The Amazing Krivsky
BY PAUL DAUGHERTY | ENQUIRER STAFF WRITER
Right now, he's the smartest man in the room. Don't play cards with him, don't test him at the track. Just listen to what Wayne Krivsky says, and nod.
Wily Mo Peņa for Bronson Arroyo: Anybody have a problem with that? Scott Hatteberg? Second on the team in on-base percentage. Krivsky just brought in Cody Ross, a kid from Los Angeles who had a seven-RBI game for the Dodgers, 11 days ago. And then there is Brandon Phillips.
If you don't live within 50 miles of downtown and/or date your existence to 1975, you looked at the headline two days ago and said, "Huh?" Brandon Phillips named NL Player of the Week, it said, or some such. Seventeen RBI in seven days. Phillips is on that 374-RBI pace.
Krivsky got him for a prospect to be named.
The Reds' rookie general manager takes very little credit for swiping Phillips from Cleveland. Krivsky saw Phillips play once in March. "I don't know him personally. I never scouted him," says Krivsky, "but I might have to change my story if he has another week like he just had."
Regardless, if this deal illustrates how Krivsky works, the Reds are in for better days. Phillips-for-prospect is the kind of move that will take the mid-money Reds from 75 wins to 85, and from 85 to October. It's shrewd, thorough, lucky and smart. Just very smart.
It shows Krivsky as a consensus builder. He consulted half a dozen people in the Reds organization, everyone from bench coach Bucky Dent - who managed at
Triple-A Columbus last year and saw a lot of Brandon Phillips - to Louisville manager Rick Sweet. He asked Johnny Almaraz, the Reds' player development director, if the team had a player the Indians would want. He heeded the urgings of a scout named Bill Harford, whom Krivsky had known for 11 years when each worked for the Minnesota Twins.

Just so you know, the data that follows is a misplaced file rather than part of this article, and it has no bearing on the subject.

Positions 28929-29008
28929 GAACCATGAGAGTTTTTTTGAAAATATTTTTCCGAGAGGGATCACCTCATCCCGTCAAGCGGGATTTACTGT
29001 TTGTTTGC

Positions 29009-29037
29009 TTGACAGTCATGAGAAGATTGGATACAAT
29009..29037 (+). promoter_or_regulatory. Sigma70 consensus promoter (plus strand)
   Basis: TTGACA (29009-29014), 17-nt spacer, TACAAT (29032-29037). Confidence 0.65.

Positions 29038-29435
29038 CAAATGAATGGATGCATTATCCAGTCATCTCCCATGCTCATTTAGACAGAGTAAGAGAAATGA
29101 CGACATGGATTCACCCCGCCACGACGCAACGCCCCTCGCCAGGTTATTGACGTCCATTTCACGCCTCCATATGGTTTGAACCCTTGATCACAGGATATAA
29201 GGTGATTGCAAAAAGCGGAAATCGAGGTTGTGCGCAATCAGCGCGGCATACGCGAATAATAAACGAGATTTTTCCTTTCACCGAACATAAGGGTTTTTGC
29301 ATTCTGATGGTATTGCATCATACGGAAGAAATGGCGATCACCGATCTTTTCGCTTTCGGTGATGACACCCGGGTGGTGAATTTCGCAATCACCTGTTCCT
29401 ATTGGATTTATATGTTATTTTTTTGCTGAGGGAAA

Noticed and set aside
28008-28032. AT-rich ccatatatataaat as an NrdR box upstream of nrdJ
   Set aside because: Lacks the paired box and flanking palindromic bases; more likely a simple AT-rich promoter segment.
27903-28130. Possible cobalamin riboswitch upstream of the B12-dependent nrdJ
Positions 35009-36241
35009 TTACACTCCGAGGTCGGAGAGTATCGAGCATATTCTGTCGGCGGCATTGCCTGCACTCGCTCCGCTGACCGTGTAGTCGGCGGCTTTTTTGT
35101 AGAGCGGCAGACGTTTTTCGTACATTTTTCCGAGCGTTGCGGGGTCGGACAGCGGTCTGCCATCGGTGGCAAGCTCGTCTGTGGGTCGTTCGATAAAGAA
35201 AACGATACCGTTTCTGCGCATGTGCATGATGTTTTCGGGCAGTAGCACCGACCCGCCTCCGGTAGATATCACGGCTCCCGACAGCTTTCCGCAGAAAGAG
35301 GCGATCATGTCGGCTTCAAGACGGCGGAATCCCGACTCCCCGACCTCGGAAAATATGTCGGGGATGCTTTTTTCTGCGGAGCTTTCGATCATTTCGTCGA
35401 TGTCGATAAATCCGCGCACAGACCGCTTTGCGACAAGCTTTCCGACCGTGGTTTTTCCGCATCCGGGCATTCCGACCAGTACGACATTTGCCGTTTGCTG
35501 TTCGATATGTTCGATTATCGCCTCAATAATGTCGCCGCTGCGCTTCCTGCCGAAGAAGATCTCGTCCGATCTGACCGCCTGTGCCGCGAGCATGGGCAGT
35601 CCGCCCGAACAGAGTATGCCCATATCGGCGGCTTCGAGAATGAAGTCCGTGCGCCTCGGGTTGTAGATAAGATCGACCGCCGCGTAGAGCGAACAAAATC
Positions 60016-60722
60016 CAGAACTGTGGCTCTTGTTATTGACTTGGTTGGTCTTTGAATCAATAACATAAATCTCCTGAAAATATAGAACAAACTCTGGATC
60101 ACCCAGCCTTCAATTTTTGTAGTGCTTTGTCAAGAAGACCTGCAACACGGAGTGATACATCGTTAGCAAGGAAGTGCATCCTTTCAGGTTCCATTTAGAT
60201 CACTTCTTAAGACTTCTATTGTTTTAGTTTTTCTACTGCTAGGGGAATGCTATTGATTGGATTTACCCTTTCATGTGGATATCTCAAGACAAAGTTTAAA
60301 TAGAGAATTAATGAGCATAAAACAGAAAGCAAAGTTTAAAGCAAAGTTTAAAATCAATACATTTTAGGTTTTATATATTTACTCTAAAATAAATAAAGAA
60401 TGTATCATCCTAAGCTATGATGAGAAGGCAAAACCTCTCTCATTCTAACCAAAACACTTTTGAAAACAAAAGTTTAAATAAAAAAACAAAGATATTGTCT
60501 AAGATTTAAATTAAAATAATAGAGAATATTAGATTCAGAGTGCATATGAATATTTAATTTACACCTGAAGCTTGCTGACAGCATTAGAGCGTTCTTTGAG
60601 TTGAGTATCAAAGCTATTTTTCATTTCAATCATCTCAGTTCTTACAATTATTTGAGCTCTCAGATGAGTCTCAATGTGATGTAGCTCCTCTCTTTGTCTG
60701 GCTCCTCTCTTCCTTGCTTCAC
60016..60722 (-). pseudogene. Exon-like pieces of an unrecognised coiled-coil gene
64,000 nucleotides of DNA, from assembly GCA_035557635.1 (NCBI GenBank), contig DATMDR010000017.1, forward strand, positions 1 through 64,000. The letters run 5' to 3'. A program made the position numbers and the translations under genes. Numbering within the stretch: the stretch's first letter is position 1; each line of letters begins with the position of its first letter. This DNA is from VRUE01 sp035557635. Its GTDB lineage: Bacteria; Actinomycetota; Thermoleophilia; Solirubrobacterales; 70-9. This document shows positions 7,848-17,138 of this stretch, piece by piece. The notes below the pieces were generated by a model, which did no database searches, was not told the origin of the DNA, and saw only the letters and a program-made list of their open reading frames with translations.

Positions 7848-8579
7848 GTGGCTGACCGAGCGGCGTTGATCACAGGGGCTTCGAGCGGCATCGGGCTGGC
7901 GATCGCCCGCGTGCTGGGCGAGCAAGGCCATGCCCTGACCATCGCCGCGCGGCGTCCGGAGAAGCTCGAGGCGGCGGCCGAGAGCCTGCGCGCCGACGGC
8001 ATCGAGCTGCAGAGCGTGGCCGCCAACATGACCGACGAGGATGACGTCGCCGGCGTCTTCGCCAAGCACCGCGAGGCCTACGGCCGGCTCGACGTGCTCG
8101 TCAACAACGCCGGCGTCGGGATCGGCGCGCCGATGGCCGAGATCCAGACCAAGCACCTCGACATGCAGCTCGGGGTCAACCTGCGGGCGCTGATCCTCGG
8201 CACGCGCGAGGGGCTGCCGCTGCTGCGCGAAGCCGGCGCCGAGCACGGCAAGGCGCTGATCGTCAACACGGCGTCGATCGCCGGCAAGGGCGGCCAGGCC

Former GM Dan O'Brien kept his own counsel. James G. Bowden IV was a cowboy. Krivsky knows what he knows. More importantly, he knows what he doesn't know.
He knew Phillips was out of options. The Indians had to keep him or waive him. He knew Cleveland had another middle infielder they were high on, Ramon Vasquez. He knew Phillips had some baggage. He was a little cocky, a little too highly praised, too soon.
But Krivsky kept coming back to this: "He's 24. He's talented. He gives us something we don't have."
All of March, Bill Harford filled Krivsky's ear. Harford scouts for several clubs. He works the Orlando area during spring training, near the Indians' base in Winter Haven. The rest of the year, he's based in Chicago. He'd seen Phillips many times.
After a month of telling Krivsky, "You have to take a chance on this guy," Harford called the Reds GM in late March. The Indians were playing the Houston Astros. Roy Oswalt was pitching for Houston. "Wayne," Harford said, "I just saw Phillips turn on a Roy Oswalt fastball, 94 miles an hour on the inner half (of the plate). He yanked it about 400 feet. I think this guy's starting to figure it out."
"I vacillated on it quite a bit," says Krivsky, "because of the makeup of our roster." Phillips is a second baseman. "Where was he gonna fit? I kept coming back to the same thing: He was young and talented and might need a change of scenery. Plus, he was defensive-oriented. Good quickness and range, good hands, could turn a double play. What if he doesn't hit? I went back and forth and finally I said, 'You've got to take a chance on someone this young and athletic.' "
Phillips hit .208 in 2003, in 370 at-bats with the Indians. The next two years, he went 4-for-31 in the big leagues, combined. Maybe he's hitting .208 by this July. Phillips doesn't take many pitches. He hasn't walked yet, in 47 at-bats. Maybe pitchers figure that out and stop throwing him good pitches.
Or maybe he's an everyday player making not much money. What matters most is that the Reds have a general manager who seems both aggressive and smart, and whose ego is small enough that he welcomes help. All good characteristics for someone running a team without money to toss.